Nikon's drastic shift to digital

Nikon is killing production of most of its film cameras and many lenses, to focus on its growing digital business. Here's an except from the press release:
"As a result of the new strategy Nikon will discontinue production of all lenses for large format cameras and enlarging lenses with sales of these products ceasing as soon as they run out of stock. This also applies to most of our film camera bodies, interchangeable manual focus lenses and related accessories. Although Nikon anticipates that the products will still be in retail distribution up to Summer 2006.
In recognition of Nikon’s commitment to professional photographers we will continue to manufacturer and sell the F6, our flagship film model, as well as a number of manual interchangeable lenses. Sales of the manual FM10 will also continue outside Europe."

I guess the bright side is maybe I'll be able to get bargains on lenses for my N90s. But will I still be able to get slide film?

See the press release here:
http://www.nikon.co.uk/press_room/releases...ow.aspx?rid=201

- Chris K.
 
Yeah. Tamron stopped supporting Bronica a year or so ago, and who knows how available 120/220 film will be.

I had an interesting plane conversation a few weeks ago with someone who worked at a major telecine company and who was particularly involved in archiving digital movies. The industry is quite worried about the long-term durability (physical and technological) of digital. So what they're doing is scanning off the digital movies onto three color-separated reels of high-stability Estar-based B&W 35mm film! Each frame of film is equivalent to about 50Mb of digital information.

Hopefully film will be around for awhile.
 
I have a feeling that film will not be going anywhere soon. I sort of liken it to the DVD vs. VCR issue, as even though DVD's comprise the majority of video sales in the country VCR is still a less fragile medium (nicks and scratches = worthless DVD). Film is still a niche medum, and it provides a great deal more color and exposure latitude that you can't replicate with digital even in the best cameras - the new Fuji Provia 100 has excellent saturation and higher speed, proving that you can teach an old medium new tricks.
 
The main reason for the shift is the customer base.... more and more pros have gone digital... there are only a few special needs people that still need the rez of 35mm.... People that do require ultimate resoluton are probably shooting medium format anyway. By shifting to digital, I think Nikon hopes to convert the remenant 35mm film shooters to digi bodies.

EDIT:
deal more color and exposure latitude

I disagree with that... latest digi SLRS and digi darkroom techniques circumnavigate any of the issues.... The main limiting factor is extremely long exposures (on the order of dozens of minutes to hours).

Aaron
 
Likely, after a long time of evaluating and saving up, I'll be making the Big Switch this season too -- from a trusty (but aging) 25 year old Minolta 35 mm body to a Canon D5 (and of course, all the new glass that entails). But the slide camera still will be in the bag and pulled out as a backup, for long night exposures and/or for when I have time to reel off a few of each of special scenes (such as high contrast tornadoes, which seem to occur every 5-10 years). It's hard to totally let go of Provia 100F, but priority will be on the comparable (if not superior) resolution of the D5's output compared to scanned 35 mm film. That, plus no more slide-scanning workflow, which is a royal pain in the butt, for imagery from 2006 onward.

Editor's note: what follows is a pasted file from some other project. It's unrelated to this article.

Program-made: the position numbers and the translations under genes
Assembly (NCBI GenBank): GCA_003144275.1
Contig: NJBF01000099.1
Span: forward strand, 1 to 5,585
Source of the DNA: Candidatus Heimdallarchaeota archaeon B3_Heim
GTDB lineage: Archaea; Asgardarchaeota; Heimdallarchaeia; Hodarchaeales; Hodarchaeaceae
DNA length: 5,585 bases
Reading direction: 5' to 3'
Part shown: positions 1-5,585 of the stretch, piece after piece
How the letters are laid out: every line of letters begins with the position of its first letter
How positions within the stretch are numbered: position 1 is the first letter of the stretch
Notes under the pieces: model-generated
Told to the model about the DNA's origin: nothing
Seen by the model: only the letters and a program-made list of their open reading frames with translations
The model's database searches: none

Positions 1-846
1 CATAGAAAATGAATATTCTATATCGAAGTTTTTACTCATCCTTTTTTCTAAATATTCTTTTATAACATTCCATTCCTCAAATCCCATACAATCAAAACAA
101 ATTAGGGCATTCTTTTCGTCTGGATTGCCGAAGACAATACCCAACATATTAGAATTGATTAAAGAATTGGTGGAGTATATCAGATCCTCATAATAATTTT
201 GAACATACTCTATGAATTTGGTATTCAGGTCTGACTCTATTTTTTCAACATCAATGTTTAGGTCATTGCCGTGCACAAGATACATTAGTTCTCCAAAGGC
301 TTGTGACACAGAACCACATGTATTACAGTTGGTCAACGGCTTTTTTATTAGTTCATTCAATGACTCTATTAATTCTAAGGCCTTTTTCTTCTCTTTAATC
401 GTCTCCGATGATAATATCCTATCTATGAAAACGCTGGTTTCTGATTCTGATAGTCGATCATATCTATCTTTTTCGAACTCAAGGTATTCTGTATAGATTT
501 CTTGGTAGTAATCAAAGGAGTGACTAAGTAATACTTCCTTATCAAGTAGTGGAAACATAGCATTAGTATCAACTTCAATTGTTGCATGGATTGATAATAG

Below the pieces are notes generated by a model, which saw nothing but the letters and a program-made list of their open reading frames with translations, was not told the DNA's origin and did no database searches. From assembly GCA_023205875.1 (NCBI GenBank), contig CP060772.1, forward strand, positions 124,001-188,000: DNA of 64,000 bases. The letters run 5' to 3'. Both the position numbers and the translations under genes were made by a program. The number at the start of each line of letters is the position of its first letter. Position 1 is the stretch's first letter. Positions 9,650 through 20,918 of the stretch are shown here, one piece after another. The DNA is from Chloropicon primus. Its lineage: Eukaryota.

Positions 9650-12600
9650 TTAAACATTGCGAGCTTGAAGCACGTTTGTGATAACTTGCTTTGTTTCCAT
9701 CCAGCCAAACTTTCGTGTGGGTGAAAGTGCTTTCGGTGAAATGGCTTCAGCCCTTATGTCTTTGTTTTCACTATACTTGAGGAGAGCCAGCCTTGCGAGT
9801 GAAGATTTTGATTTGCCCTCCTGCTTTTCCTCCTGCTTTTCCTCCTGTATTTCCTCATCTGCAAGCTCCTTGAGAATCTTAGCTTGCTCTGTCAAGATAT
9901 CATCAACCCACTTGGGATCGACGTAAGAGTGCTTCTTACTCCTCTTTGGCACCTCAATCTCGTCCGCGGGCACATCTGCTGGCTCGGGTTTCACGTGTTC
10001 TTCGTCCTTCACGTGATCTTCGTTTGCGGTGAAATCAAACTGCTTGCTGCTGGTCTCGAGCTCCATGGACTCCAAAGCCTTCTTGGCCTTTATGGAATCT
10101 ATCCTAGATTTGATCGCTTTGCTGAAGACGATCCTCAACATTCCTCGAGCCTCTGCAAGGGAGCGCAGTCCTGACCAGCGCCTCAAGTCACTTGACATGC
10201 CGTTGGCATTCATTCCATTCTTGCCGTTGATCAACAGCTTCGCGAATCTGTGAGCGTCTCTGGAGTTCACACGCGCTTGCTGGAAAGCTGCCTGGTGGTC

For reviews of this camera see
http://www.fredmiranda.com/reviews/showpro...php?product=296

I'm hoping the price comes down some more between now and early March.
 
I've been listening and watching this debate over the last few years. It's really gotten hot now that reasonably priced Digital Cameras carry the same resolution (or better) as 35 mm film.

Here's a few things I have found from my own experience:

1. Film is not dead. Not by a long shot. Neither is slide film. Medium Format still reigns with professional photographers. Wedding and studio photographers have a lot invested in their equipment. Reasonably priced digital hasn't made it that far yet, though there are Medium Format camera backs that are digital.

2. Large Format Photography is not dead. This photography requires film. They are using a lot of positive (slide) film. Nothing beats a well and properly exposed 8X10 nature slide.

3. Digital rules the consumer market. How many photos get taken and then never looked at again beyond the initial download? 50%?? 80%?? 90%?? I have hundreds of photos that I've taken (both film and digi) that are packed away in boxes or on CDs. Some day, I will get them out and look at them again. On a side note, how many photos never make it to the computer because the camera User doesn't know how or won't take the time to download? I have no idea.

Kodak made an announcement a couple of years ago that they were discontinuing film production. Well they backed off that statement within 24 hours as the hew and cry was enormous! There are probably more film camera out there right now than there are digital. Many of them still being used.

Nope, film is still out there. It will be around for a long while yet.

Long live Film!
 
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